Is York University really running as usual?

We’re in Week 4 of the strike by CUPE 3903, the union representing contract faculty and graduate student employees at York University. YUFA members are concerned that this will be an even longer strike, especially in the wake of public statements by the University administration that they do not intend to be flexible at the table. The administration insists that 55% of classes are running, but there are strong indications that a majority of classes has been suspended and that others are continuing without the participation of Teaching Assistants or graders (see here). The administration has engaged in particularly aggressive public relations to polish its public image during this difficult time. In addition to misleading the public, the administration, for the first time in any labour disruption at York, has tried to usurp the power of Senate and pre-emptively announced there will be no general suspension of classes, as was the case in some previous labour disputes. In two striking new developments, the administration has requested a forced ratification vote from the Ministry of Labour, and the Canadian Civil Liberties Association (CCLA) has issued a letter of concern to President Rhonda Lenton and a questionnaire for students, picketers, and other members of the York community regarding surveillance by a private security firm.

Misleading communications

A recent open letter from the Ontario Confederation of Faculty Associations (OCUFA) notes that York’s administration has engaged in misleading communications during the strike. The administration maintains (incorrectly) that they are not seeking concessions from CUPE 3903. They have alleged that 55% of classes are running normally, when less than half of the courses are continuing. The Keele campus is largely empty and Glendon College is even more so. They have also alleged (incorrectly) that CUPE refused to drop any of its major demands during negotiations, and refused to seriously bargain. They have charged (incorrectly) that the Administration cannot afford to make serious offers in regards to CUPE’s demands for conversions for contract faculty and summer funding for graduate students, while evidence shows ample funds in its budget surplus and contingency funds, and aggrieved students have begun to circulate exposés of extravagant personal spending being charged to university budgets. The administration has also misled the community by providing incorrect analysis of Senate’s power during an academic disruption, and it has failed to provide accurate, timely information to students about which courses are open and which suspended.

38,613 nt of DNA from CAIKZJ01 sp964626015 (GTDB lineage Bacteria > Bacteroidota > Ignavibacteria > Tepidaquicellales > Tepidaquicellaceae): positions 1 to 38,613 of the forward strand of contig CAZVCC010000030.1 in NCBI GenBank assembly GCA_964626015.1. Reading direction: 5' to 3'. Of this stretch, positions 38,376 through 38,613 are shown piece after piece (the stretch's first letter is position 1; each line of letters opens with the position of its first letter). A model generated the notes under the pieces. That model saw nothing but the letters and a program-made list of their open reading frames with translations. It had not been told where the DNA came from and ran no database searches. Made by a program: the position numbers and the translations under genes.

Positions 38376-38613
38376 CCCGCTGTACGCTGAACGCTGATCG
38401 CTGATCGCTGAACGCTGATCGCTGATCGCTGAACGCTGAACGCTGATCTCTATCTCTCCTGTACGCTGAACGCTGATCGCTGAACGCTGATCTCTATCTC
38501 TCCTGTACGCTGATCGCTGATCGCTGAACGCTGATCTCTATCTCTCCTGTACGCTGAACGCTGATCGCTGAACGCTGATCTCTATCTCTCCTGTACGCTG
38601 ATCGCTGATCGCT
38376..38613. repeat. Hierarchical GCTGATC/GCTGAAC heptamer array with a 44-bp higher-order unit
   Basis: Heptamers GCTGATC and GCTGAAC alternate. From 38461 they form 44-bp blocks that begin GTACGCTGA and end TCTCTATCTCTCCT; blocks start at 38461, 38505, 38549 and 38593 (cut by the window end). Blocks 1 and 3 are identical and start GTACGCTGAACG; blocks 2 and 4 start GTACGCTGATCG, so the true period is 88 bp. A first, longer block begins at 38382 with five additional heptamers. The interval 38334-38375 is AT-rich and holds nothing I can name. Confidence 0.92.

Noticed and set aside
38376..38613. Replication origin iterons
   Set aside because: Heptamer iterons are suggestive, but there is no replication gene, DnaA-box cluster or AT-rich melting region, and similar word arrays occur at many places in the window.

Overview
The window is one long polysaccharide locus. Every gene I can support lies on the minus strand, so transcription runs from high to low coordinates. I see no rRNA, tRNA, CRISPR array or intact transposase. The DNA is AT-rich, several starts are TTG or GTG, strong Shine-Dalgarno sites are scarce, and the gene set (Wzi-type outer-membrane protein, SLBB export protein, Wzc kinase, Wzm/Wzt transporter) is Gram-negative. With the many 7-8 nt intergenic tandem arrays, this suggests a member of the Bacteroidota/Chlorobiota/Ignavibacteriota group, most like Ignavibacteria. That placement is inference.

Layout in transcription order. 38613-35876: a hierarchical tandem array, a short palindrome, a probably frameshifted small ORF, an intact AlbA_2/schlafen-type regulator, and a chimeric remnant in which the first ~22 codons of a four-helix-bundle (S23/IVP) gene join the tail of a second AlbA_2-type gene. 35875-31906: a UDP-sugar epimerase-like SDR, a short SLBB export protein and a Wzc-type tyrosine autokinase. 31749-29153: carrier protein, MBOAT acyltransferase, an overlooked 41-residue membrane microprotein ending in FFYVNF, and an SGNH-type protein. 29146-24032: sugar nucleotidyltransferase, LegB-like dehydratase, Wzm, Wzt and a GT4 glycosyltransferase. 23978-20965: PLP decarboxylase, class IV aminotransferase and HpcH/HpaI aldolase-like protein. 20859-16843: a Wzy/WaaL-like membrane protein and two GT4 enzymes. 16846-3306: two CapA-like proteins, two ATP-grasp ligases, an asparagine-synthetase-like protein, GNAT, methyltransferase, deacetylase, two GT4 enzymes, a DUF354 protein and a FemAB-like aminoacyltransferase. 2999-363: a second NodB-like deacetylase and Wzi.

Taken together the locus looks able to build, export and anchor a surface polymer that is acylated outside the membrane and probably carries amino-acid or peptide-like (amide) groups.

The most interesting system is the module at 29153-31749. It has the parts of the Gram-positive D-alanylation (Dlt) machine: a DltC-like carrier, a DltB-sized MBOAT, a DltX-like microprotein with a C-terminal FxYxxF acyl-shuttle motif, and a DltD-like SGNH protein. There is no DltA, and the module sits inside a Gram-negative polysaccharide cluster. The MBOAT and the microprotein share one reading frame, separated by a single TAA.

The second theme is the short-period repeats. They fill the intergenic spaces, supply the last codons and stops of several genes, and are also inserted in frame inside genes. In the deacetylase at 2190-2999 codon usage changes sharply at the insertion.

YUFA is very concerned with this hard-line approach to contract negotiations and to communication in general. We are now entering bargaining to renegotiate our own collective agreement, and the tactics used against CUPE 3903, including delayed bargaining, intense public relations, a forced ratification vote, and heightened, possibly illegal security measures, may well be employed against other campus unions such as YUFA and the York University Staff Association (YUSA). In addition, the constant dissemination of aggressive administration messaging, combined with the chaos surrounding the academic term and its remediation, has become extremely stressful and divisive for members of the university community and particularly injurious to our students, according to their reports.